She was political too. Between the two of us, we broke the lockhold that the old line families had on town governance. It started with the elections system. The same person had been the Warden for decades. We came to a meeting and questioned authority. They got so irritated at our audacity, they all quit. They were sure we could never run an election. They were wrong. We not only ran it well, we made it more inclusive so anyone in town could participate in the process. Both of us served as wardens at different times. Eventually, Cynthia became Town Clerk and held the office for many years.

When we first met, we were neighbors. She lived just two doors down. We met because of her youngest son Doug. Doug was brain damaged at birth. If memory serves, it was because the umblical cord wrapped around his neck during delivery. He wasn't retarded but he had difficulty speaking. I was one of the few people who could understand what he was saying and had the patience to wait out his stuttering. He spent a lot of time at my house and talked about me all the time at home.

She was a widow by the time I met her. Not an easy life with six kids, but she made it look effortless. The kids all kind of looked alike. Two sets of twins and the oldest two might as well have been, they were so hard to tell apart. Only rarely, when she wistfully spoke of her days in Tuxedo Park did she seem vulnerable. She was a strong woman. And smart. She graduated from The Northfield School and Smith College. She received a master's in Economics from Yale University. She worked in financial institutions in New York City and Chicago.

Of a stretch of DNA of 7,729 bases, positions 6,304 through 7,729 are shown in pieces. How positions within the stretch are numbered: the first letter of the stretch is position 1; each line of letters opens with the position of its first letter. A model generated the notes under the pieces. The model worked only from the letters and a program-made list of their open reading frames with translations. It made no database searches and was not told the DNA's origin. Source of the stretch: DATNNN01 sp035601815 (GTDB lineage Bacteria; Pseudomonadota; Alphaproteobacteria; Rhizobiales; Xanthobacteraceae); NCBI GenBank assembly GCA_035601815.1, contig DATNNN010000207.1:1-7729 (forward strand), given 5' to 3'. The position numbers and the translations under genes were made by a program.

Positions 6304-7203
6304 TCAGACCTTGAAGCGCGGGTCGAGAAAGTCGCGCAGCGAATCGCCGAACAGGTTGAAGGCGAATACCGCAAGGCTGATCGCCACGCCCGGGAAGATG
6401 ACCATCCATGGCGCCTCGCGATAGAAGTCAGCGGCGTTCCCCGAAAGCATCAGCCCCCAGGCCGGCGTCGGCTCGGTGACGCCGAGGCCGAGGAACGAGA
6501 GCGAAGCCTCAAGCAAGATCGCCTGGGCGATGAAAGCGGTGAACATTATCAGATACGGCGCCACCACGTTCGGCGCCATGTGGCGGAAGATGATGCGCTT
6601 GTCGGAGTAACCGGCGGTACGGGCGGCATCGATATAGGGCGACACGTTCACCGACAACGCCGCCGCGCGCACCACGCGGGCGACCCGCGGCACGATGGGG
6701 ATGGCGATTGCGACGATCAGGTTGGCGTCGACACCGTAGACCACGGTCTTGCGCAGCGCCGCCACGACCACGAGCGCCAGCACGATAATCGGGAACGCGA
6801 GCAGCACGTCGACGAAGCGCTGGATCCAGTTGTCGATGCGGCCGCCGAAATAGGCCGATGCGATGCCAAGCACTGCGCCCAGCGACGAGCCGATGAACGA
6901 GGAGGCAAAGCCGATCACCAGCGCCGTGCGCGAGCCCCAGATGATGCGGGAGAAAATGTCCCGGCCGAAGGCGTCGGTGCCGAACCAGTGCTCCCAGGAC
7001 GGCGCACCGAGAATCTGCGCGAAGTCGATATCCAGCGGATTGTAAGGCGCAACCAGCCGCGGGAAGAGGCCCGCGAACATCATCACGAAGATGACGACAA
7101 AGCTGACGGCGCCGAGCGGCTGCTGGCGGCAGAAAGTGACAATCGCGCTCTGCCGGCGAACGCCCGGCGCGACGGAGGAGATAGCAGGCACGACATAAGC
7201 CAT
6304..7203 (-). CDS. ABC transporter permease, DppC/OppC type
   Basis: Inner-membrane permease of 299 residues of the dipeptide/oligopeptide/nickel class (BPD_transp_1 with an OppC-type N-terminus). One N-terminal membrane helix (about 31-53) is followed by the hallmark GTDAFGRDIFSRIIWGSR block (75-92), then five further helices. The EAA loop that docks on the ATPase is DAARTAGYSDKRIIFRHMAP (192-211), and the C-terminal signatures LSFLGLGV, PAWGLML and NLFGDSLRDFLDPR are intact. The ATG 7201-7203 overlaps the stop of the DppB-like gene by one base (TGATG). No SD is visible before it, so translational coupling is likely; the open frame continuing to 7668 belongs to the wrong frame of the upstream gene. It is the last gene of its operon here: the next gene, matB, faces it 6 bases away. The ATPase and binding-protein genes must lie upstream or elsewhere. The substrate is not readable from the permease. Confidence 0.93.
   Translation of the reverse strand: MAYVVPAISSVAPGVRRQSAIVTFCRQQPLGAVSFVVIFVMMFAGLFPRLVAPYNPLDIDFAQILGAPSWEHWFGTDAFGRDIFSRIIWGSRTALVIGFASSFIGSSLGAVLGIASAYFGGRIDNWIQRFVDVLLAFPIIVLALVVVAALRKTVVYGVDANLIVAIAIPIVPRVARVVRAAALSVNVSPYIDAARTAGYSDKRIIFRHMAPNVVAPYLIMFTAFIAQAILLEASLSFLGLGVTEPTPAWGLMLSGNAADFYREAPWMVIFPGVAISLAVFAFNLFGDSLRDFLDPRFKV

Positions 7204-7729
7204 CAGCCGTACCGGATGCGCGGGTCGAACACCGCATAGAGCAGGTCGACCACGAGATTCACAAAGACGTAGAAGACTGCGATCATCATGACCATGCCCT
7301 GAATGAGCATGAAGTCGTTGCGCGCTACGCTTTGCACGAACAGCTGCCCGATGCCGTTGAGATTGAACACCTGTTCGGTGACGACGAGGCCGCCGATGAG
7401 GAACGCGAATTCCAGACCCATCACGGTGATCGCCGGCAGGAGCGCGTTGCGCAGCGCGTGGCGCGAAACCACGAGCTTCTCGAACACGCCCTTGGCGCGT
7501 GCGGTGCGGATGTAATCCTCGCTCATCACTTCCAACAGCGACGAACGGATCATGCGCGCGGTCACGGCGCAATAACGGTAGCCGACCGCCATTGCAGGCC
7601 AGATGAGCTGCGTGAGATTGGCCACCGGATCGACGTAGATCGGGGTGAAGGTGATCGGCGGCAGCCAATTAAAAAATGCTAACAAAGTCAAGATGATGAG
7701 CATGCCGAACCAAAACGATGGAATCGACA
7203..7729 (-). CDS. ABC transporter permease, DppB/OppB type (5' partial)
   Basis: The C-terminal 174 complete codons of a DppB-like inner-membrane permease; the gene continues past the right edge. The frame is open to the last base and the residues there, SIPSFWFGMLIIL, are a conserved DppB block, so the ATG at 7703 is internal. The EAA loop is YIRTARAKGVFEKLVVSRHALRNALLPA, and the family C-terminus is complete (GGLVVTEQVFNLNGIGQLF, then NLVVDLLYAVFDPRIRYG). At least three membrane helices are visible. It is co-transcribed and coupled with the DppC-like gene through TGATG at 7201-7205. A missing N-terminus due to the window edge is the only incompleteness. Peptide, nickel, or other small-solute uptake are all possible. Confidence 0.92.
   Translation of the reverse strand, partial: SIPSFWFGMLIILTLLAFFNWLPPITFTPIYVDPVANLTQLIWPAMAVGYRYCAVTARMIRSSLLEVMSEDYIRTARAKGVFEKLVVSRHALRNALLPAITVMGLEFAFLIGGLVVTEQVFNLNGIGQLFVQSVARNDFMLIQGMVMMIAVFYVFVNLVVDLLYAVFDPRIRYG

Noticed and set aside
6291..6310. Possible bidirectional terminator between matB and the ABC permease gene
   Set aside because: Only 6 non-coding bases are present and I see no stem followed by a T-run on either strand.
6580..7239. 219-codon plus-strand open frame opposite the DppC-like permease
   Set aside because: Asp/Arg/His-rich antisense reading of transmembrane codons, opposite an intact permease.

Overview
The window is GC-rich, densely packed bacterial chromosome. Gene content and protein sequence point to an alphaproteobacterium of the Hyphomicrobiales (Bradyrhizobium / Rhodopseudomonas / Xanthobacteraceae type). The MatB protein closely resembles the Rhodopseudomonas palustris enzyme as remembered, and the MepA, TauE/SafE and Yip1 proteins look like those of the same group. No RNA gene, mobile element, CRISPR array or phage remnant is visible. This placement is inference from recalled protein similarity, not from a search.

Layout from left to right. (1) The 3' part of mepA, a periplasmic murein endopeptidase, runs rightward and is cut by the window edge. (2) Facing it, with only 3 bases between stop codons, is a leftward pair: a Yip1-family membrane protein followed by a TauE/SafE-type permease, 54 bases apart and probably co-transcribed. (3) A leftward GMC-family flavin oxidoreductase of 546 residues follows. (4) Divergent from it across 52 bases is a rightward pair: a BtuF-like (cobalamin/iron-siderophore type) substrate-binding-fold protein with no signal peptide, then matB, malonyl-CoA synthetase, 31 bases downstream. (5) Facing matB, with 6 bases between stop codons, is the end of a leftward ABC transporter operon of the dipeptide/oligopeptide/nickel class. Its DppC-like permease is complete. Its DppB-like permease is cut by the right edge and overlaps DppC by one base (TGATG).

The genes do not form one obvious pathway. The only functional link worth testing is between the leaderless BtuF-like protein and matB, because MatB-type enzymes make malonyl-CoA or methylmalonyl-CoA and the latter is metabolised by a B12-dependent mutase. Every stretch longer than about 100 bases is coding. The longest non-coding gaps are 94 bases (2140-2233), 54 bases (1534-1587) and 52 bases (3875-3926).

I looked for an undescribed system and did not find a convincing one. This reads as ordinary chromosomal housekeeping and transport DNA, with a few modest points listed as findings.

I can't link to the obit, it's subscription only, but she came from a very interesting family. Mrs. Risk was an enrolled member of the Flandreau Santee Sioux Tribe (Dakota). Dr. Charles Alexander Eastman (Ohiyesa), the first Native American to receive a medical degree, and the doctor who reported on the massacre of Wounded Knee, was her grandfather. She spoke fondly of trips camping and boating with her Grandpa and Uncle Ohi (Jr.) on Lake Huron.

Funny, I was thinking about her last week. Unfortunately when I left West Cummington, I had to cut off all contact from those ladies because I didn't want my ex husband to find me. They still spoke with him and I just couldn't take a chance on a momentary slip-up in conversation that would give away my location. I was wondering if it was safe enough to try to contact her. Now I wish I had.

Rest in peace, Cynthia. I'll miss you.

Monday, March 16, 2009

Blue Sky

Well, m. heart has a new theme going, Winter Blues Week. I haven't seen much blue around here in a few days but luckily I have some shots of very blue sky, so I'm playing with these two pix. I still haven't seen any signs of the hummingbirds but I'm pretty sure this is an old nest from last year. I wonder if they come back to the same one or rebuild?

And this giant tower is on the back road that leads into the trailer park next door. Still haven't been able to catch the chickens outside, but I pass this every time I try.

I'm pretty sure it's for cell phones.

Saturday, March 14, 2009

Happy Birthday Giovanni Schiaparelli

You can learn a lot of things if you click on the Google memorial logos. It's a good one today.

In 1890, Italian astronomer Giovanni Schiaparelli drew this map of Mars. Today, on his 174th birthday, we are excited to include his work with many other new features for Mars in Google Earth.

Granted this is just a promo for their latest gimmick, but I'm knocked out by the fact that in my lifetime we went from orbiting a chimpanzee around the earth to orbiting Mars with a satelite that sends back enough real data to create a virtual replica of the planet.

Saturday Zydeco

Love these guys.

Friday, March 13, 2009

Saving the planet

Well I'm not worried about my carbon footprint these days. One plus of this long unemployment is I don't have to drive anywhere so outside of a trip to the grocery store or the pharmacy once or twice a month, I don't go out.